The colors on my monitor in pretty much every other program looks fine (although Adobe Bridge matched the desaturated color shift that I'm seeing in Photoshop)...This is a color problem that only appears to be happening within Photoshop, and it is something that has previously never happened before, on this computer, or any other. So, what do you think my next step is in trying to troubleshoot this? You mentioned something with the OS settings, but if something was wrong there, wouldn't that have an effect on colors universally throughout my computer, and not just in Photoshop?
It's possible some code/data was released through Microsoft's Windows Update facility that caused your computer to now "know" your monitor better, and load a profile from the manufacturer.
You can actually make things match more often between color-managed and non-color-managed applications by setting your monitor to use the sRGB color profile, which is the Windows default. This way, if you're looking at a document with the sRGB profile embedded, and the monitor is using the same profile, then there is no transform, and voila: Photoshop matches your non-color-managed apps. I suspect this is how you've had it set in the past.
In Windows XP, right-click on your desktop, choose Properties, then look for the Settings tab (this is from memory...). I believe in the dialog that opens when you click the [Advanced] you should find a Color tab or something like that. In there, if you have a profile OTHER than sRGB IEC61966-2.1 (aka sRGB Color Profile.icm) associated with your monitor, make note of it and change it to the sRGB color profile. This will likely return your system to operating the way you remember it (more things matching more often), though it may not be colorimetrically accurate.
> Do you think I need to uninstall/reinstall Photoshop?
How would that do anything to affect your display profile (a system setting)?
No, you don't need to reinstall, you just need to fix the display profile.
If that happened (Windows Update), wouldn't it have affected many people's computers? At any rate,I did what you suggested...The color profile that I was defaulted to was 2408WFP (whatever that is.)...I reselected sRGB COlor Space Profle (clesoest choice to what you mentioned), but didn't see any change : (
FYI, these are the color profiles that I had to choose from...Is there something else I should have selected?:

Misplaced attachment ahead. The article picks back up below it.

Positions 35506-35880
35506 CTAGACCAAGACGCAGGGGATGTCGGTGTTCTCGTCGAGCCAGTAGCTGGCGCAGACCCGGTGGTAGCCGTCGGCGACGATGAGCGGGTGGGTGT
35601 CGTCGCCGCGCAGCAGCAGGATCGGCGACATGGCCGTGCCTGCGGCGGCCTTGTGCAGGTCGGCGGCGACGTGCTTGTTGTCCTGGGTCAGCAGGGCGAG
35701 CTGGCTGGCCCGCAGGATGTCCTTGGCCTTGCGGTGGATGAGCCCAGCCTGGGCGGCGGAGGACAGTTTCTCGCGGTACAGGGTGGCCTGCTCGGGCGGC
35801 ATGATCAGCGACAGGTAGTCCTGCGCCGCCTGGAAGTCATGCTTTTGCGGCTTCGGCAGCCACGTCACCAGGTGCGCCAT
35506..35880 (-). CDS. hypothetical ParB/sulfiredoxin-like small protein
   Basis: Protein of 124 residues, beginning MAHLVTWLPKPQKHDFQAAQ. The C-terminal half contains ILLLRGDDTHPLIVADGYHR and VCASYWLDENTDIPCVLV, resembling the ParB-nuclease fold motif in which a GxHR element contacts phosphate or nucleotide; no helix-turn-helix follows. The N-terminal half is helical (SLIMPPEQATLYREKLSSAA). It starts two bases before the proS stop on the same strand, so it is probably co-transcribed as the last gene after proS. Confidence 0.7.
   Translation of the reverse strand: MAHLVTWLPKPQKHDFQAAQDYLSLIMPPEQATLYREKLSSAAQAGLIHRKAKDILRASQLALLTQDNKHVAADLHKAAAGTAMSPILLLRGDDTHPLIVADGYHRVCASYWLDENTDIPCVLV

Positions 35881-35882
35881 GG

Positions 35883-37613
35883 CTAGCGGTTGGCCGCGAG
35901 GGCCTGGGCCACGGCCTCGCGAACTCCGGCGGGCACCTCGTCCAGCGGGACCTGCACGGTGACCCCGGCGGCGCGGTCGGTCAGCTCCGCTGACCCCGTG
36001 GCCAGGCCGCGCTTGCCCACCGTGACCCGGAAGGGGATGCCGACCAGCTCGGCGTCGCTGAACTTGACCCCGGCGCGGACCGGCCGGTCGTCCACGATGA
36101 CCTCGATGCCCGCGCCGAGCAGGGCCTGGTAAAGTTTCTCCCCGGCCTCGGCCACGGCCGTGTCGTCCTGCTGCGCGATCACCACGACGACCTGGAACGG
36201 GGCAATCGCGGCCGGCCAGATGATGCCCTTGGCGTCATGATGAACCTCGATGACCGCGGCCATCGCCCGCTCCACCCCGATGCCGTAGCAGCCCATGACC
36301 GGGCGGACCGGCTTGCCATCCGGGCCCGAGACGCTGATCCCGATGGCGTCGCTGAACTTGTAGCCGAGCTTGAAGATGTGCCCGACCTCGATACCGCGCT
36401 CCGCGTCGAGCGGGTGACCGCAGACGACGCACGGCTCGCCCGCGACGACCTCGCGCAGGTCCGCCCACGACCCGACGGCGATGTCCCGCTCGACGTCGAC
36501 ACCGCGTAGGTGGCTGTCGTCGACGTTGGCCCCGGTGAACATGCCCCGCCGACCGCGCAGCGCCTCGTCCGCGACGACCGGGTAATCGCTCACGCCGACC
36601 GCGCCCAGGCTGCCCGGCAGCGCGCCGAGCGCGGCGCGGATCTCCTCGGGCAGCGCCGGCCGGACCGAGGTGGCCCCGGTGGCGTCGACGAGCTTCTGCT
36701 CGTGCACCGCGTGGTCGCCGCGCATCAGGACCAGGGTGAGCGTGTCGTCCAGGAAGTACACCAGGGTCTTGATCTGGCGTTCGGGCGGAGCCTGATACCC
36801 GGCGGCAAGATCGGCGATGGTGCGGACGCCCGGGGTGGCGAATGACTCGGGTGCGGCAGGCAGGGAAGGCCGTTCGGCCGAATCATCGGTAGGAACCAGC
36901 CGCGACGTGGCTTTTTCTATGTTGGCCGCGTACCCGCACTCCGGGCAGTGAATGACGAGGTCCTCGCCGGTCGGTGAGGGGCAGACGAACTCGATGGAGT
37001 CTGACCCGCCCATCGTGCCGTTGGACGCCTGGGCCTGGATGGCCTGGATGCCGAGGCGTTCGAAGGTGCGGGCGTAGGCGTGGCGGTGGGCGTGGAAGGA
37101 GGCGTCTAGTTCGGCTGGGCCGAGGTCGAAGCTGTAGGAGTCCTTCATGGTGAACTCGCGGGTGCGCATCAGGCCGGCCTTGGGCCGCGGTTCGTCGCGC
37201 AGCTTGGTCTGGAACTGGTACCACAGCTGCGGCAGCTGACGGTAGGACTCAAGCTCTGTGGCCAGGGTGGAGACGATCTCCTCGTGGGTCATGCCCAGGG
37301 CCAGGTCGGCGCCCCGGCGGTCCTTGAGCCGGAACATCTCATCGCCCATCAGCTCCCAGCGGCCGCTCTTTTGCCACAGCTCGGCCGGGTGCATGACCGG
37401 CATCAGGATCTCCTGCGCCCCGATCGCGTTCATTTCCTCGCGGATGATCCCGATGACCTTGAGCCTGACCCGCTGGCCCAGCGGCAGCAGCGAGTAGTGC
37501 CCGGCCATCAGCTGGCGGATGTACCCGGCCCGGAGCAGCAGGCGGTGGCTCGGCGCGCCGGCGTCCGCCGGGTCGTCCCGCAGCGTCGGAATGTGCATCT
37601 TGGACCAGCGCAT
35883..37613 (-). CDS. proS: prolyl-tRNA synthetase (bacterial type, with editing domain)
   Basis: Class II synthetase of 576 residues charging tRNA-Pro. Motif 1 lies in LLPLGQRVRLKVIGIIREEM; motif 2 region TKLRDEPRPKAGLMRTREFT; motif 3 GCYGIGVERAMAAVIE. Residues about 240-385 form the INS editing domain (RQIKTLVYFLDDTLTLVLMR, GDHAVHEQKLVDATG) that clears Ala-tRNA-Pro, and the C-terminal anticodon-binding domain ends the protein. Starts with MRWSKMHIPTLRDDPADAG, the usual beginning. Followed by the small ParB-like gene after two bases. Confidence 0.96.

Try the AdobeRGB profile and see if that helps (it should be similar to your display gamut).
You may also want to check the display and see if you set to to "sRGB emulation" or anything else that would change it away from it's default state.
"Try the AdobeRGB profile" - I set it to that, and while it doesn't match perfectly, it is almost the same, and definitely a lot more usable that what it has been! So, thanks vey much for that!
"You may also want to check the display and see if you set to to "sRGB emulation" " - Where would I be checking this?
Thanks again : )
I suspect that if you'd set it to sRGB instead of Adobe RGB it would have matched perfectly. But Adobe RGB may well be giving you more accurate color with your monitor, so if you like it keep that setting.
I think Chris was thinking you might find an "emulate sRGB gamut" setting on the monitor, using the on-monitor controls themselves.
Out of nowhere, never saw this before- years working in PS v.4.0 to CS5, I am having this exact problem as clearly stated by Austin in the original post.
No changes to my system or Photoshop CS5.
Images that I edited before this happened still look great on my compuer outside of Photoshop, but now, when opened in Photoshop they have very flat, open shadows.
Also images that I now edit to look correct in PS, look dark and contrasty when viewed in Windows Picture and Fax Viewer or other viewer - so this is a Photoshop issue.
Please, there must be someone that can offer a solution other than "try altering system setting to mask the issue".
Happy New Year!
All the existing answers also apply to your case.
I early posted that I had the exact issue as in the original post and lamenting that no answer was provided; In fact rereading your relpy I see that you very clearly explained the issue and provided the solution.
I am new to this forum and not sure how to give you credit - please advise - you really saved my butt here!!
No worries, Mike, you just did. Happy to help.